Meinertz puts the relationship between Bruhn and his mother company into its proper perspective. It was never a happy relationship and although Bruhn’s career was often used to boast the quality of the Danish tradition of fine male dancers, it is questionable how much pride the institution can take in his success. At least twice, Bruhn was a candidate for the position of ballet master in Copenhagen. First during the Second Lander Affair, where he was the dancer’s candidate, and then again in the mid-sixties where Flemming Flindt took the job when Bruhn couldn’t clear his calendar and Kronstam refused the post.
In Erik Aschengreen’s Lander-biography much is made of the antagonistic relationship between ballet master-turned-refugee Harald Lander and the star pupil/traitor Erik Bruhn. The relationship may have been important seen from Lander’s perspective but Meinertz shows that for Bruhn it was just one in a pattern of many conflicts with bosses and co-workers. The book also shows how the leading Danish critics in the 50s and early 60s compromised their roles by actively involving themselves in intrigues and mudslinging on behalf of Harald Lander. Later, the book shows that Bruhn gave as good as he got and was not too proud to use the media to forward his own agendas. As it is, Bruhn's relationship with his parent company remained difficult. He was a marquee name on major tours and created some of his best roles like Don Jose in Petit’s “Carmen” with the Royal Danish Ballet yet the company never fully capitalised on his experience. When he became ballet master for the Swedish Royal Ballet, his first major contribution to the Swedish repertoire was a personal take on the Danish national treasure, Bournonville’s ballet “La Sylphide”.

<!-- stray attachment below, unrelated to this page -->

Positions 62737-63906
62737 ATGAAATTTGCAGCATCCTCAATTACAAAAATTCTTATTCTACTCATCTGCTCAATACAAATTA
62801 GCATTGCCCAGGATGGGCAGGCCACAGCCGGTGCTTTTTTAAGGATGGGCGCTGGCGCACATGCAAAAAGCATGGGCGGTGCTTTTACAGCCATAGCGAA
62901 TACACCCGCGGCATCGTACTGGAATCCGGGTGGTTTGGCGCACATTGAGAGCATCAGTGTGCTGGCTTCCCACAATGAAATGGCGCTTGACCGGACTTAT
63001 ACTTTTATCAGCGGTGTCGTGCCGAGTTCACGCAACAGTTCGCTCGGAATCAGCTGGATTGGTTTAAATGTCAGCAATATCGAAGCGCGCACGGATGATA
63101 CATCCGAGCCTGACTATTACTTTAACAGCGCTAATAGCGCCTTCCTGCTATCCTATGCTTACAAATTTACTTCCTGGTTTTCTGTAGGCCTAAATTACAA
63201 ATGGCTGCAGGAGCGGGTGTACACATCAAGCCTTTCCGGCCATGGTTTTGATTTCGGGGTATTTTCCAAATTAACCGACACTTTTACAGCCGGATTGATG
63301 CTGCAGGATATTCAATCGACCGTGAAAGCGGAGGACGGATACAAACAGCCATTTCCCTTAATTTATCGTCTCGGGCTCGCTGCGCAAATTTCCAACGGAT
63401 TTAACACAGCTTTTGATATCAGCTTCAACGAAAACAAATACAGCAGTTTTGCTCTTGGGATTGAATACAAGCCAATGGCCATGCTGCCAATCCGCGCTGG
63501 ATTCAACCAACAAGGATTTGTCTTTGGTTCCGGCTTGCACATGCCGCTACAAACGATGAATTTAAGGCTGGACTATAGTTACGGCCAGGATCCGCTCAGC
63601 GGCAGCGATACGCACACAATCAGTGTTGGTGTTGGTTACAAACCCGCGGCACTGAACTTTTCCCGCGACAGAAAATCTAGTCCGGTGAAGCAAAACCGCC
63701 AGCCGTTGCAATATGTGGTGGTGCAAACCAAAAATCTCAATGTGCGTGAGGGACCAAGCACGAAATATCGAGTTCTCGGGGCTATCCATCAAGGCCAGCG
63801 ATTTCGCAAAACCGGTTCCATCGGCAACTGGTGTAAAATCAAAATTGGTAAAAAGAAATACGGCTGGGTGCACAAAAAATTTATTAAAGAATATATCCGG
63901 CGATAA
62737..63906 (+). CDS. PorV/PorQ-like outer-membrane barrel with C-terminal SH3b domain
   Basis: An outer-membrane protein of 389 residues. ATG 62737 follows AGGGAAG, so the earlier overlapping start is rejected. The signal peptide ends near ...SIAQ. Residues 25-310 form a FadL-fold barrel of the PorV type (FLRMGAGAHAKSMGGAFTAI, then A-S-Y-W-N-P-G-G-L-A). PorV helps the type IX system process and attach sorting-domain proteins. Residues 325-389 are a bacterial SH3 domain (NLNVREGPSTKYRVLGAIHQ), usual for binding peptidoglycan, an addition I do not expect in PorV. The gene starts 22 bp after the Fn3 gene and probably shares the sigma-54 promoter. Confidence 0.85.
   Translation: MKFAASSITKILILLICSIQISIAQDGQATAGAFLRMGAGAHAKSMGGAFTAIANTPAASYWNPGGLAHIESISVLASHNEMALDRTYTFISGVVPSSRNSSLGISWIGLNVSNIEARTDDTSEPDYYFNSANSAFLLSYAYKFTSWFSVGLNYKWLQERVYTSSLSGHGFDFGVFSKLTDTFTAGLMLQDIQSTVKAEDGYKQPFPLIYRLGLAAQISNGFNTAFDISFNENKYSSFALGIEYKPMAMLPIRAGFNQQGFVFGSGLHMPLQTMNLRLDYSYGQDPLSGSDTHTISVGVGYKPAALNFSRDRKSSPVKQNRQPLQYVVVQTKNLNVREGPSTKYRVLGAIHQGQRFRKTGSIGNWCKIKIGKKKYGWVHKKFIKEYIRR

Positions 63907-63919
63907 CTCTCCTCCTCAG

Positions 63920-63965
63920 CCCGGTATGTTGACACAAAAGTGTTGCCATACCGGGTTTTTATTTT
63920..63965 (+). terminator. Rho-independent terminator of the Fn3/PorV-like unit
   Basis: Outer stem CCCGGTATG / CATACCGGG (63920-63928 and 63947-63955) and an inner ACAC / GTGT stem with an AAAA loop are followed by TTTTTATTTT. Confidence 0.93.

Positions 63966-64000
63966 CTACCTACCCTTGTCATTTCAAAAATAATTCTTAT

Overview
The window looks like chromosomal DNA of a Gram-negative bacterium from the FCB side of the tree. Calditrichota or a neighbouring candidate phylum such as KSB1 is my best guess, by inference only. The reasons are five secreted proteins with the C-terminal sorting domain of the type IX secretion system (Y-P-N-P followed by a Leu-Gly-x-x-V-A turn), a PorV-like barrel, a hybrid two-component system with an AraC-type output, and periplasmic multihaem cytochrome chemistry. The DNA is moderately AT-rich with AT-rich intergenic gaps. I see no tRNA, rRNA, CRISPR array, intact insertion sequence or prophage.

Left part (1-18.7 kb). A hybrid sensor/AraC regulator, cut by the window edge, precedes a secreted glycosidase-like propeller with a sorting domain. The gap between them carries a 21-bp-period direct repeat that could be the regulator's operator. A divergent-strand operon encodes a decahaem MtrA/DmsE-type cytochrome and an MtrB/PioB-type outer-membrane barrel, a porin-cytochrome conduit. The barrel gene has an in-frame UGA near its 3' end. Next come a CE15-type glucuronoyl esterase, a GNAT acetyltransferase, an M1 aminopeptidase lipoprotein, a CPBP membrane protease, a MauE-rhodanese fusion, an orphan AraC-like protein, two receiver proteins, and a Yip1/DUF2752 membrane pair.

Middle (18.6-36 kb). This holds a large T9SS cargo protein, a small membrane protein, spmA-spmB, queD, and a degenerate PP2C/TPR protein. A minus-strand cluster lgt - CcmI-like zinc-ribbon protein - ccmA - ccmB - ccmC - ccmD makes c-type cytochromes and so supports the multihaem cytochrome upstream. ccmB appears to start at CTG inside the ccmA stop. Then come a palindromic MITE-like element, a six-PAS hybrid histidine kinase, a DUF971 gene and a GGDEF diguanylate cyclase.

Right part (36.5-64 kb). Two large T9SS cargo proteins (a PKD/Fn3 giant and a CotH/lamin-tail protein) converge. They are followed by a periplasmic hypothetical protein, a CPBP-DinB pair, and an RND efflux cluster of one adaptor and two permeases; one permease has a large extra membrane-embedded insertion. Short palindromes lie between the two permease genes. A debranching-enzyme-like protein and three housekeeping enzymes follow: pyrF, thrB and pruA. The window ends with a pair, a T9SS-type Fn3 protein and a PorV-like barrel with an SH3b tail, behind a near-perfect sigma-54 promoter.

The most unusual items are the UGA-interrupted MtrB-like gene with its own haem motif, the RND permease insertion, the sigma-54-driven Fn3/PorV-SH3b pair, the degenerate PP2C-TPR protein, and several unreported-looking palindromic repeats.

Growing old without a company is a difficult task for a ballet star, and especially for one with the artistic standards Erik Bruhn had. The book shows how his late career took its toll but it also reveals that the sources of his malaise - the stomach pains, the drinking and the habit of being his own worst enemy – perhaps is to be found in Copenhagen: not at the Royal Danish Ballet School but at home, in his relationship with his formidable but tyrannical mother, Ellen Evers Bruhn.